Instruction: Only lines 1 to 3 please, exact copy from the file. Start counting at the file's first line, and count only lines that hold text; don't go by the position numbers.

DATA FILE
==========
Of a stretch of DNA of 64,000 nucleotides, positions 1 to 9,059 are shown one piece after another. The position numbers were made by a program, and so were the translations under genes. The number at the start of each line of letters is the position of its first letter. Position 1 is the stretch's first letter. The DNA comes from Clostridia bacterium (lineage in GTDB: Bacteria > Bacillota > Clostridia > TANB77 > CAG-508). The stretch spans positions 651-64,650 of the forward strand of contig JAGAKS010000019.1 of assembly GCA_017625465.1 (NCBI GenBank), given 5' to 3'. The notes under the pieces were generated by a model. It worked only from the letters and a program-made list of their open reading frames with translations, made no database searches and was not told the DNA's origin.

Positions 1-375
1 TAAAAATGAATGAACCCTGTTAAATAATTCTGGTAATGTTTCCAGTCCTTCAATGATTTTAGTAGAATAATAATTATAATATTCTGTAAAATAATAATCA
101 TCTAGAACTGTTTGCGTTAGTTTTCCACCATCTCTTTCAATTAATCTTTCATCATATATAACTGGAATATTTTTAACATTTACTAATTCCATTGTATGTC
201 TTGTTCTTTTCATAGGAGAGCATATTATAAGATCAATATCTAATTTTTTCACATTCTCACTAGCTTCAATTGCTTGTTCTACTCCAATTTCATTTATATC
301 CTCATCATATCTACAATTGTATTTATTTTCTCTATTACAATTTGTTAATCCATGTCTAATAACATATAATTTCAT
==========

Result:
Of a stretch of DNA of 64,000 nucleotides, positions 1 to 9,059 are shown one piece after another. The position numbers were made by a program, and so were the translations under genes. The number at the start of each line of letters is the position of its first letter. Position 1 is the stretch's first letter. The DNA comes from Clostridia bacterium (lineage in GTDB: Bacteria > Bacillota > Clostridia > TANB77 > CAG-508). The stretch spans positions 651-64,650 of the forward strand of contig JAGAKS010000019.1 of assembly GCA_017625465.1 (NCBI GenBank), given 5' to 3'. The notes under the pieces were generated by a model. It worked only from the letters and a program-made list of their open reading frames with translations, made no database searches and was not told the DNA's origin.

Positions 1-375
1 TAAAAATGAATGAACCCTGTTAAATAATTCTGGTAATGTTTCCAGTCCTTCAATGATTTTAGTAGAATAATAATTATAATATTCTGTAAAATAATAATCA